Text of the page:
Having heard the Indonesian independence proclaimed by Soekarno and Hatta on 17 August 1945, Silas Papare, the then ex-Dutch Government civil servant,in December 1945 called for West Papuan youths who had joined Papua Battalion to launch rebellion against Dutch occupation.
His plan easily leaked out and he was put in jail in Hollandia. However, when his sentence was ended, he immediately launched the second but failed rebellion. This time he was put in jail in his native land Serui where he had a chance to get contact with Dr. Sam Ratulangi, an ex-Sulawesi governor, who was put in exile there.
All of those arrests seemed not to make him give up. He established Irian Indonesian Freedom Party (PKII) in November 1946, which resulted in his third arrest. He was removed to Biak where he could escape and fled to Yogyakarta. He established Irian Struggle Body (BPI) and together with some other warriors set up Irian Company under the Indonesian Army in 1949. He took part as the Indonesian delegation attending the signing of New York Agreement on 15 August 1962.
A long struggle against Dutch occupation was also done by another prominent Papuan figure named Rumagesan, the king of Fak-Fak. On 1 March 1948, he ordered his people to attack Dutch colonial, called for his people to lower Dutch flag and hoist red-white flag. The Dutch arrested him and put him in exile in Sorong and then in Manokwari.
There King Rumagesan was still courageous to influence Irian youths not to enroll into Dutch Army. He and his followers were removed to Hollandia and sentenced to death. As his people called for the Dutch to spare his life, the verdict was changed into life-sentence. Under the efforts of Colonel A.H. Nasution, he was deported to Makassar and eventually moved to Jakarta and became the member of National Advisory Council (DPA).
The nationalism spirit of Frans Kaisiepo, born in Biak, October 10, 1921, rose when he met Sugoro Atmoprasojo, a former teacher at Taman Siswa, who was put in exile in Boven Digul due to his nationalist politics. Frans Kaisiepo initiated the founding of the Indonesian Movement Party (PIM) in Biak, a year after Indonesia’s independence.
At the time he became a member of the Papua (Nederlands Nieuwe Guinea) delegation at the Malino Conference in South Sulawesi, initiated by the Netherlands to discuss the establishment of the East Indonesia State (NIT), he cathegorically rejected the merger of Papua into NIT. For him, Papua is an absolute part of the Republic of Indonesia.
Because of Frans rejection, NIT eventually consist only of Bali, Nusa Tenggara, Sulawesi, and Maluku. He proposed to change the name of Nederlands Nieuwe Guinea to become IRIAN which literally stands for “Follow the Republic of Indonesia Anti Netherlands”. Later on, he also firmly rejected his appointment to be a member of the Dutch delegation to the Round Table Conference held in Den Haag, Netherlands. Frans tough stance made the Dutch exiled him to remote places.
At the time of confrontation to liberate West Irian, Frank played a major role by providing assistance for the Indonesia military forces to land on the West Papua. Frans who was later appointed as governor of West Papua also played a major role in the implementation of the Act of Free Choice in 1969 in which West Papuan people agreed unanimously to join the Republic of Indonesia.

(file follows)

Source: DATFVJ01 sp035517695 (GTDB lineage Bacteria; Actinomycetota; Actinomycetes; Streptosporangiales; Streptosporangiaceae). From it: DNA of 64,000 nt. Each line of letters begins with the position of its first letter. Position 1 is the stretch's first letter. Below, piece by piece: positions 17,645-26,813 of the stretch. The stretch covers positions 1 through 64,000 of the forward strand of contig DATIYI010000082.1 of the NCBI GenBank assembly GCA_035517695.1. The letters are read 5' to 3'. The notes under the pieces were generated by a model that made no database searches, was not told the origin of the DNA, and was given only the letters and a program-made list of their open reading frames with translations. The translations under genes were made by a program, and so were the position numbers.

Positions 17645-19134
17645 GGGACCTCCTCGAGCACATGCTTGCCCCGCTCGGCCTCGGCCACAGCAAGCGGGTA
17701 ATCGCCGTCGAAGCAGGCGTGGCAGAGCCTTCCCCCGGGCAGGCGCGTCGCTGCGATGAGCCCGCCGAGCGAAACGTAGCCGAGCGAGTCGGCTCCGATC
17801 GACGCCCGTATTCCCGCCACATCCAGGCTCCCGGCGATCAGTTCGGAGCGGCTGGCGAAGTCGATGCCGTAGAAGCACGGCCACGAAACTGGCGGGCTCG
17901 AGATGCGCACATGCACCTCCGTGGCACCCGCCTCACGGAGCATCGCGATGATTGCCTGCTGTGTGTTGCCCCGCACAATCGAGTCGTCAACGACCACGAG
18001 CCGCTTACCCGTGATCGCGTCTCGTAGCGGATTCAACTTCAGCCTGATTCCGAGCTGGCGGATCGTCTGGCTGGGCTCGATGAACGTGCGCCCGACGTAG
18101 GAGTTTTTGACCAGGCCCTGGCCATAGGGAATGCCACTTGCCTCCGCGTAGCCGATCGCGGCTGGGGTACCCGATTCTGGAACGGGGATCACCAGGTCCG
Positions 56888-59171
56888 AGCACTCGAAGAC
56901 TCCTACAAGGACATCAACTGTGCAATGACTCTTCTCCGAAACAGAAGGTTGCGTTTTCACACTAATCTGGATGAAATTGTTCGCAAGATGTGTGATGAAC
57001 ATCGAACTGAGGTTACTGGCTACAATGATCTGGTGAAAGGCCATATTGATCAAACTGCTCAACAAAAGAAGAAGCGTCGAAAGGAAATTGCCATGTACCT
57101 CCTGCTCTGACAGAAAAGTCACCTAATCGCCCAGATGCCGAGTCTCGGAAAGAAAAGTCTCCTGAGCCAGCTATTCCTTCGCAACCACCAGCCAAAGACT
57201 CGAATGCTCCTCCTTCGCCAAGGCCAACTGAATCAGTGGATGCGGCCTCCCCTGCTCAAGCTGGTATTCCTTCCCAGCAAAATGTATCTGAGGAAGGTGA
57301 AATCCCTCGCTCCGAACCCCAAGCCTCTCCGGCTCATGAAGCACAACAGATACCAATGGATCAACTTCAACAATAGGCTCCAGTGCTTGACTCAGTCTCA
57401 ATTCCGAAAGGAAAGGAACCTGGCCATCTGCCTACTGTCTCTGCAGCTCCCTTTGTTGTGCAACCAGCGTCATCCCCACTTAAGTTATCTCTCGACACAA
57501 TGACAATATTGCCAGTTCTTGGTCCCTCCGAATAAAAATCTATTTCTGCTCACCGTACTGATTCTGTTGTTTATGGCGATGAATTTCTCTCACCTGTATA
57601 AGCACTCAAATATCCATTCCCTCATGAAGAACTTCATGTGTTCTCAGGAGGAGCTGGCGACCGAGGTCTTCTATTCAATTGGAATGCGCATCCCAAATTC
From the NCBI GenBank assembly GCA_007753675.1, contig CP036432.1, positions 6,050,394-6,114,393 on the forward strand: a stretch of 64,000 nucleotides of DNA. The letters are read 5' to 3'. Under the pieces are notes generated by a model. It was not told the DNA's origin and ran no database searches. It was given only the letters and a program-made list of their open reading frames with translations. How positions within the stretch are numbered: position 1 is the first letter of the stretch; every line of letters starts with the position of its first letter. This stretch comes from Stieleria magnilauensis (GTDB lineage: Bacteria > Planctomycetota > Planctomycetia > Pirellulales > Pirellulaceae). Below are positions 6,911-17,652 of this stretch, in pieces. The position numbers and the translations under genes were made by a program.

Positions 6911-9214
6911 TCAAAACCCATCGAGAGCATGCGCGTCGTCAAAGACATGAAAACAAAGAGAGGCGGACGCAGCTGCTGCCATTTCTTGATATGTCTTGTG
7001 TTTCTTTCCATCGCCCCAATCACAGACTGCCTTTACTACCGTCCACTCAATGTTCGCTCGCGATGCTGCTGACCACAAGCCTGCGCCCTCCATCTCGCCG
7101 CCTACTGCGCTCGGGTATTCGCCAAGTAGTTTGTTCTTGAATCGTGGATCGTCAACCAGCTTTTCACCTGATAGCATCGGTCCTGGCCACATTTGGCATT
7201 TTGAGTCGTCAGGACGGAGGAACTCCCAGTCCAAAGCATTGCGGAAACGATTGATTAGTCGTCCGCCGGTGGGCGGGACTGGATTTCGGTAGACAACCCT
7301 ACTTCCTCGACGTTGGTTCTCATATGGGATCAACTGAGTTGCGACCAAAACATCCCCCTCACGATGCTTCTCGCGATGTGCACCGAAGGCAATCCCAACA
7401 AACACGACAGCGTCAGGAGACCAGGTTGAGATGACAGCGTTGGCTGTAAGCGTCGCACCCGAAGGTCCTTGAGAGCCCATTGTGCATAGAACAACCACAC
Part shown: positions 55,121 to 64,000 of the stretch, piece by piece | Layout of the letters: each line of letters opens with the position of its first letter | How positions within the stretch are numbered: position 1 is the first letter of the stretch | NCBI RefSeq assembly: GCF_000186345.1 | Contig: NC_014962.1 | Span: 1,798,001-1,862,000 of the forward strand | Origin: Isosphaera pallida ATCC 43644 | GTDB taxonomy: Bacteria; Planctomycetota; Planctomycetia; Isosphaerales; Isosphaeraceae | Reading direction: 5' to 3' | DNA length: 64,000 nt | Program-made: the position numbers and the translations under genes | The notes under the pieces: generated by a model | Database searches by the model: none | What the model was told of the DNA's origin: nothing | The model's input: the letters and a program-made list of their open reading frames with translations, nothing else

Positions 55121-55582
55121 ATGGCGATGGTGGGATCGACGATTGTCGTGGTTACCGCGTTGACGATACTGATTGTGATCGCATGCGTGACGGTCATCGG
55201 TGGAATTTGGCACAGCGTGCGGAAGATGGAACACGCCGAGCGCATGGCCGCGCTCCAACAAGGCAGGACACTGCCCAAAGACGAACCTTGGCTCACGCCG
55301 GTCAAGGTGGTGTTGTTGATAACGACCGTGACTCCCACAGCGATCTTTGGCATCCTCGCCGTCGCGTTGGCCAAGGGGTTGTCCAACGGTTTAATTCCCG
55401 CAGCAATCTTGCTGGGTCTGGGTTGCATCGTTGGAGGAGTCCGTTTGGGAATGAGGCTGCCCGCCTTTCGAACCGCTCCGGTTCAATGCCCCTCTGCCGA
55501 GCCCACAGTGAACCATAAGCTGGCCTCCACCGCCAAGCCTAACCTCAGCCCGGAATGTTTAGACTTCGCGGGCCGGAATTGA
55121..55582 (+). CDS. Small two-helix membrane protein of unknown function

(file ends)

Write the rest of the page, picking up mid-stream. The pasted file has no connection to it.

Many Papuan youths living outside West Papua who had joined the Indonesian Army participated in many battles to suppress rebellions in various regions in Indonesia. Their battle experiences were made use to infiltrate to West Papua which was still under Dutch occupation.
In 1954, Lieutenant Antaribaha and Moses Weror led 29 guerillas infiltrated to Etna Bay in Kaimana. Major Abraham Dimara together with his 40 troops landed fighting against Dutch in Sorong. In the ambush the Dutch killed 11 of them, arrested Dimara together with surviving troops and put them in jail until 1961. After being freed by the Dutch Dimara became the member of Indonesian delegation to United Nations (UN) to settle the issue of West Papua together with Fritz Kiriheo, a young Papuan ex-student in one of the Dutch universities.
Following the campaign for the liberation of West Papua from Dutch occupation, in 1958 a group of educated Papuan elites among others A.B. Kaaruhuy, A.L.Maranni, N.L. Suages, Lt. Antaribaha, Lt. Ramandey, H.L. Rumaseuw, A.T. Koromath, Lt. Wanggai, Lt. Numberi joining and became leaders in Cenderawasih Battalion whose headquarters was in Surabaya. Following Trikora Command they became part of National Front for the West Papua liberation and set up West Papuan Guerillas (GRIB).
Six volunteer troop battalions were trained in Cikotok, West Java, and Solo, Central Java under the trainer Major Rudjito. They infiltrated in numerous sorties accompanied by some Special Commandoes to West Papua by boats or dropped high from the planes. Their tasks were to gather the information about Dutch military strength, to raise the local people spirit and establish guerilla areas waiting for the grand open war.
Soekarno was very proud of the spirit of the West Papuan struggle to re-integrate their land into the grand Indonesia. In his speech celebrating the integration of West Papua into Indonesia in Jayapura on 4 May 1963, he pointed out: “Without the struggle and full support of West Papuan people, it is impossible for us to incorporate the region into Indonesia. I would like to say many thanks to them all.”